Total RNA (1 μg) was reverse transcribed using random primers and the reagents provided with the SuperScript cDNA Synthesis Kit (Invitrogen). The cDNA mixture was then diluted 50-fold, and 5 μl was used in the PCR containing 2 μl 10× AmpliTaq buffer (Applied Biosystems), 0.2 mM each dNTP, 1.5 mM MgCl2, 0.2 μM each primer, and 1 unit AmpliTaq DNA polymerase. Reaction mixtures were heated at 95°C for 5 minutes, followed by 35 cycles of 95°C for 1 minute, 53°C for 30 seconds, and 72°C for 30 seconds and then stored at 4°C until analyzed. Expression of the DICER1 and AGO1–4 genes was determined by RT-PCR using the primers shown in Table 1. Amplified DNA fragments were resolved by 1.2% agarose gel electrophoresis, cloned using the TOPO-TA Cloning System (Invitrogen), and sequenced; the sequences were compared with the catalogued sequences in the GenBank/European Molecular Biology Laboratory DNA databases, using the BLASTN program.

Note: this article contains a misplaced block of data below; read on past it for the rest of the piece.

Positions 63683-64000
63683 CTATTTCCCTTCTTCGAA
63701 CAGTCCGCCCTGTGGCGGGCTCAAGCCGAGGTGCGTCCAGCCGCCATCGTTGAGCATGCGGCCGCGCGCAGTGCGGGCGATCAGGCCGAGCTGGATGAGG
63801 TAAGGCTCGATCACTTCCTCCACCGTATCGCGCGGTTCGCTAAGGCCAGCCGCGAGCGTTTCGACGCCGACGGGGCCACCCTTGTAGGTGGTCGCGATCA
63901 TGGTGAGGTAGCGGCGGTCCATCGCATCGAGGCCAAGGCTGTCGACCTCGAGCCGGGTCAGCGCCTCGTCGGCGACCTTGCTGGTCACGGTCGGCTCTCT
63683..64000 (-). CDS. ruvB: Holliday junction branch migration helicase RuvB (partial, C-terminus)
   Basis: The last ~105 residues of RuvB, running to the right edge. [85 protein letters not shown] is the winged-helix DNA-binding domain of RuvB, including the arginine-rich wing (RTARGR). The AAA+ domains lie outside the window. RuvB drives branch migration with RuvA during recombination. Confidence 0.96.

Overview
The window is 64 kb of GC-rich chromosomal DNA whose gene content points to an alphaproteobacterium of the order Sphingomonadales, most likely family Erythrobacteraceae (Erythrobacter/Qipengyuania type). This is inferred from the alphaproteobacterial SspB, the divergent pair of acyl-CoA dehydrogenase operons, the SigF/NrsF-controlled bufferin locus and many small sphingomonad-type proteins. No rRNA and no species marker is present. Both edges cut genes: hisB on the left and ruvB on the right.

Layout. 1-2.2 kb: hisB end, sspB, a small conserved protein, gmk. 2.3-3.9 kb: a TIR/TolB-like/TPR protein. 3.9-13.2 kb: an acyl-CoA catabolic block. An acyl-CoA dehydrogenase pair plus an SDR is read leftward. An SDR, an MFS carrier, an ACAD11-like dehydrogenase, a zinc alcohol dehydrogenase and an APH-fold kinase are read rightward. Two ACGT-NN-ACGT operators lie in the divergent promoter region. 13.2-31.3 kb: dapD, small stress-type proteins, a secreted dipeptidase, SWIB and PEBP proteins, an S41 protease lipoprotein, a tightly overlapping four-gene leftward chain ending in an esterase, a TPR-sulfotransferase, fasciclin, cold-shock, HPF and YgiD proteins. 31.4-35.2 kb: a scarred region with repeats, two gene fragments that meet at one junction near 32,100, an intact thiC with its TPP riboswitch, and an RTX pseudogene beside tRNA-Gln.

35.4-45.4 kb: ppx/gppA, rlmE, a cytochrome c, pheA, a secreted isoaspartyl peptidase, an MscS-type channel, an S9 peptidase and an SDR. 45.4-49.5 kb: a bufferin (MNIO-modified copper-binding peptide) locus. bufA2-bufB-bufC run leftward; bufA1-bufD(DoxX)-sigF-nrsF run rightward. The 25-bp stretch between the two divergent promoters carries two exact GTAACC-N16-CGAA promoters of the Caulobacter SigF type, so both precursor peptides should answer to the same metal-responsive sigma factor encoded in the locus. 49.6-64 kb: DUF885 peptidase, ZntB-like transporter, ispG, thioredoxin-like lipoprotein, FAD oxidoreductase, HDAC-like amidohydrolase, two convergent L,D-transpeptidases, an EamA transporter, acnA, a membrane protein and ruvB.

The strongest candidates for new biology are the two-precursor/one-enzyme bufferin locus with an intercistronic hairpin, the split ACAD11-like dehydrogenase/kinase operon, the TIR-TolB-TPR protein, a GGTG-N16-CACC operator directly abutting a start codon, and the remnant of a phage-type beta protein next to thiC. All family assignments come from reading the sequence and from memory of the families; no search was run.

Table 1
Sequences of primers used for RT-PCR analysis of gene expression*

Quantitative RT-PCR analysis of MMP-13 and miR-27b expression